The Boyertown Area Times

Pa. partisansh­ip trumps safety

- By Paul Muschick

Five months after a dangerous situation at an Allentown child care center, the state finally has taken action to protect kids elsewhere from suffering the same fate.

The Office of Child Developmen­t and Early Learning plans to offer two free carbon monoxide detectors to every licensed child care center. The state said the giveaway was prompted by a CO leak at a child care facility last fall. The event that triggered this occurred at the Happy Smiles Learning Center in Allentown. More than 30 adults and children were hospitaliz­ed in October after a leak that stemmed from a malfunctio­ning heating system and a blocked vent. The center did not have a CO detector at the time.

That’s pretty scary. You know what’s even more scary? Pennsylvan­ia does not require child care centers to have carbon monoxide detectors. Talk about government incompeten­ce. This wasn’t just an oversight. The Legislatur­e has known about the weakness in the state safety law for at least a decade. And it’s done nothing to fix it.

Offering free CO detectors is a good first step toward rectifying that blunder. But it’s not the solution. There’s no guarantee that every child care center will accept the free detectors. What’s needed is a law requiring CO detectors.

Child care centers in Allentown must have them under a city ordinance. The ordinance was passed before the leak at Happy Smiles but wasn’t effective yet at the time, as the city was giving centers time to comply.

That needs to be a statewide requiremen­t. Some lawmakers have been trying for years. They’ve been stymied by partisan politics.

State Sen. Wayne Fontana, D-Allegheny, first introduced legislatio­n to require detectors in 2014 in child care facilities that have oil or natural gas heating systems or appliances, a fireplace or an attached garage. The bill passed the Senate unanimousl­y in 2018, 2020 and 2022. That’s as far as it got. The state House didn’t act.

“They just won’t run a Democratic bill,” Fontana told me in October. “Nobody can tell me it’s a bad bill. Not one of them can say it’s not the right thing to do.”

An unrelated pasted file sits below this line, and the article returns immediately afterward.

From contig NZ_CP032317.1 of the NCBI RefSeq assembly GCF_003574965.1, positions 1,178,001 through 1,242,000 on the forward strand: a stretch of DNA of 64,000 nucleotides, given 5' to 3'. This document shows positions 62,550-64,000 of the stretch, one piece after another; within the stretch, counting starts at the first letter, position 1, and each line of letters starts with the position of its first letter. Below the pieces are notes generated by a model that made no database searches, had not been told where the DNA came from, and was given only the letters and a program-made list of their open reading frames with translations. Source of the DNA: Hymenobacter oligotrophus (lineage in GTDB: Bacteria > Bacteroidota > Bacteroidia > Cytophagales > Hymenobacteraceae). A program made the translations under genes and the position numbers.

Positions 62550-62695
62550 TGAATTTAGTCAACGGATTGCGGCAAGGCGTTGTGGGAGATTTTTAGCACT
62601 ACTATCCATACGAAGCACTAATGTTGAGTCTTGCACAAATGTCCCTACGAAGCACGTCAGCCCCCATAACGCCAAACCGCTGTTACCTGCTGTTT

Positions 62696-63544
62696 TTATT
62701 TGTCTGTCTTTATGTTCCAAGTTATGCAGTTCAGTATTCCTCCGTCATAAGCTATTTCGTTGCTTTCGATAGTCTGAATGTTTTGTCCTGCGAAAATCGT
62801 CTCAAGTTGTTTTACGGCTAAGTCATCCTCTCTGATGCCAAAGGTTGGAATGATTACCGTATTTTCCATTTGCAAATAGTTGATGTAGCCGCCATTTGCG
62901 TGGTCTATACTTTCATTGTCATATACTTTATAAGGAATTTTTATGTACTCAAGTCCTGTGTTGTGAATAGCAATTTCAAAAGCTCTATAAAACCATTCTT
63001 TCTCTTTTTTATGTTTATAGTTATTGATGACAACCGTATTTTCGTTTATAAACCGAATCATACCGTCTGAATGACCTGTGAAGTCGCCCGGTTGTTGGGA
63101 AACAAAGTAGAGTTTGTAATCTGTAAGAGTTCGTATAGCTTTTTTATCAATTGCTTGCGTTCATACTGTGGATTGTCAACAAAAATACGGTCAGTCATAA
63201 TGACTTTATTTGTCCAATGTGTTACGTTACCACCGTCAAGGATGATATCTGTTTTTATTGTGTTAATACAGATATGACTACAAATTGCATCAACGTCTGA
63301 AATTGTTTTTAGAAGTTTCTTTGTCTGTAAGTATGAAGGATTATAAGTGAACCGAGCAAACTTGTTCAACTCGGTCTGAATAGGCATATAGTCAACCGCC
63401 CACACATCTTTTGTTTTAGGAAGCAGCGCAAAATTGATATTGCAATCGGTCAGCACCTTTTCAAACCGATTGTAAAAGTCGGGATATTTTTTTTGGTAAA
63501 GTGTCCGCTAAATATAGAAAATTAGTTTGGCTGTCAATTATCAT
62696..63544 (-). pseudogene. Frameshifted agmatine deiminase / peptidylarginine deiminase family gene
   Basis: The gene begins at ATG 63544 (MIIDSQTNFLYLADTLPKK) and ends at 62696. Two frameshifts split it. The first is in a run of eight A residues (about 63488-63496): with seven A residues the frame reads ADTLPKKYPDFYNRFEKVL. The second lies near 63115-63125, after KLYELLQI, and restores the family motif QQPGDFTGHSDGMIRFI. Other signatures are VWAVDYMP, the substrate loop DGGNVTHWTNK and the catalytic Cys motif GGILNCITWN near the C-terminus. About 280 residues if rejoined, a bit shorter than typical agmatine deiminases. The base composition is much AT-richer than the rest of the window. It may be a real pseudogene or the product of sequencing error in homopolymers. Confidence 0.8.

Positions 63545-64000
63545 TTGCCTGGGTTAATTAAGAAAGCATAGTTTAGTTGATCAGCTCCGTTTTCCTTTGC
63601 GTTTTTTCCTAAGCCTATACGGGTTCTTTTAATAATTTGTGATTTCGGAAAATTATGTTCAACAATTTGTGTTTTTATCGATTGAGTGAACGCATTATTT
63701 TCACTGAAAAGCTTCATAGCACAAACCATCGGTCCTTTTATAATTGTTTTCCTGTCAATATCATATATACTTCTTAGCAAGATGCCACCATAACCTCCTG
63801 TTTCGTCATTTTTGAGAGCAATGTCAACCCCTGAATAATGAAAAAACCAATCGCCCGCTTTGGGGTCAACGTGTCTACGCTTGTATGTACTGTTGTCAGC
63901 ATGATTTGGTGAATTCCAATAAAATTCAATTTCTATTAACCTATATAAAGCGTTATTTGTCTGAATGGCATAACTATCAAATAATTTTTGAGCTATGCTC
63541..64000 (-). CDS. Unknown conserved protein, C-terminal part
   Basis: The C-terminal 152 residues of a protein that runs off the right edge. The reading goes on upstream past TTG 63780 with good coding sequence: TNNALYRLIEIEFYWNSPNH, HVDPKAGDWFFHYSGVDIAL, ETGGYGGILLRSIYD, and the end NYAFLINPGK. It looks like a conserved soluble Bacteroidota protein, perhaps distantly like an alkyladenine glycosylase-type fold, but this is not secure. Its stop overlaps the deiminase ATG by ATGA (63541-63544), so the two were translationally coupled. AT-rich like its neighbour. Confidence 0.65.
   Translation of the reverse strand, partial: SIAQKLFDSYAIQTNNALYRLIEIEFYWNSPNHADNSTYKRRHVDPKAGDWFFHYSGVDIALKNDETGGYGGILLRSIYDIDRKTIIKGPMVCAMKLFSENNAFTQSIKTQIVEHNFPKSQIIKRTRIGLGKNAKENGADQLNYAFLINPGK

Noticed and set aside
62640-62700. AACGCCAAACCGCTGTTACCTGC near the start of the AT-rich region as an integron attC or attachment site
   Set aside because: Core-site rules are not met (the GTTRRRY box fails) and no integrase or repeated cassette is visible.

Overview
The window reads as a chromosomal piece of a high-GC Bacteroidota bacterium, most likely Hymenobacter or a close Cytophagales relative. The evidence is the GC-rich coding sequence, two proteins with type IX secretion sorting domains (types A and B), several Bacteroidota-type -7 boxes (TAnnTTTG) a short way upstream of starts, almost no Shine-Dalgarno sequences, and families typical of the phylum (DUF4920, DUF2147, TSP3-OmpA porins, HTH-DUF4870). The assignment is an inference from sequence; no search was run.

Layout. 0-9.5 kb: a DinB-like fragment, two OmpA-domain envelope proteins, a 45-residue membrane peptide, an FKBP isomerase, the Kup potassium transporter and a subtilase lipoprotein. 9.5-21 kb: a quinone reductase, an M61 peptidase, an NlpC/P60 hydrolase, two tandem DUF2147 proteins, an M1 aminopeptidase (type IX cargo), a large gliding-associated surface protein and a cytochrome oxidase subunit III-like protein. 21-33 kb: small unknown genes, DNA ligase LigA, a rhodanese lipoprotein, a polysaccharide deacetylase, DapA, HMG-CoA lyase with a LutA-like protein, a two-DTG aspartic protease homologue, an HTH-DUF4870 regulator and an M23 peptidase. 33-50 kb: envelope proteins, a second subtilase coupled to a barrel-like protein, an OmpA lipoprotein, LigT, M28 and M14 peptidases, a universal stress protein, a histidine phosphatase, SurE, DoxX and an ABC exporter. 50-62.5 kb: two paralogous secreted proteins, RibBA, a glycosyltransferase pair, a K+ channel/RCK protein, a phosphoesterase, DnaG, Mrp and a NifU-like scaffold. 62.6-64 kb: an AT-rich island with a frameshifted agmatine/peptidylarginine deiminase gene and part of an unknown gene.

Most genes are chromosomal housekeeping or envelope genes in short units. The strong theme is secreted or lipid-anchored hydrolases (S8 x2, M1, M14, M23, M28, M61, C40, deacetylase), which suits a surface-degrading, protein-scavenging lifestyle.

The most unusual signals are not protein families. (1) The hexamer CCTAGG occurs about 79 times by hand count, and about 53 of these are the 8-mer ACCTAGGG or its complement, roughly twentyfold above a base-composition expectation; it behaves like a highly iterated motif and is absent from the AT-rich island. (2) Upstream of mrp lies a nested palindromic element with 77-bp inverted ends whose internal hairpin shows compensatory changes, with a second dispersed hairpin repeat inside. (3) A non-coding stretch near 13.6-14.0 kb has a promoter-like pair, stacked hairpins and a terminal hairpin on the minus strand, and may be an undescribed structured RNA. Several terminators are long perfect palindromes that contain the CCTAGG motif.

You’d think the sight of ambulances swarming a day care center would have scared lawmakers into swallowing their politics and doing the right thing. It didn’t.

Two weeks after the incident, the Legislatur­e had a golden opportunit­y. As the Senate considered an unrelated human services bill that had been passed by the House, Fontana asked that it be amended to include the CO detector requiremen­t. He cited the Allentown incident.

“The only safe way to know if carbon monoxide is present in a building is with a working alarm. They average around $20 for a detector; it is certainly a small price tag to put on any individual’s life,” Fontana said during the debate. “It is time to make carbon monoxide detectors a requiremen­t in child care facilities in Pennsylvan­ia.”

Fontana reintroduc­ed his legislatio­n in January.

Rep. Jeanne McNeill, D-Lehigh, said she plans to introduce legislatio­n as well — again. A bill she introduced last year was buried in committee and expired.

This shouldn’t be so difficult. But there’s hope now because the political landscape has changed. If Fontana’s bill cruises through the Senate again, it can’t be blocked by Republican­s in the House. The House now has a Democratic leader.

Of course, our overpaid Legislatur­e is out of session until April 24. So it’s still going to take time.

Lawmakers shouldn’t worry about burdening child care center operators with another regulation. Cost is not a deterrent. Detectors are inexpensiv­e.

Instead, taxpayers are paying the price because the state is buying detectors for child care centers. It’s not a waste of money. The state’s job is to ensure centers are safe. Because the Legislatur­e failed to do its job, Gov. Josh Shapiro’s administra­tion had to act.

But there is a tradeoff. The Office of Child Developmen­t and Early Learning purchased 7,000 detectors with $231,000 in federal child care funds — that’s $33 each. That money could have been spent on other needs if legislator­s had required child care center operators to install detectors at their cost.

The state said all licensed child care providers were sent a promotiona­l code to request two free detectors. I hope they take advantage of it. The offer ends April 30.

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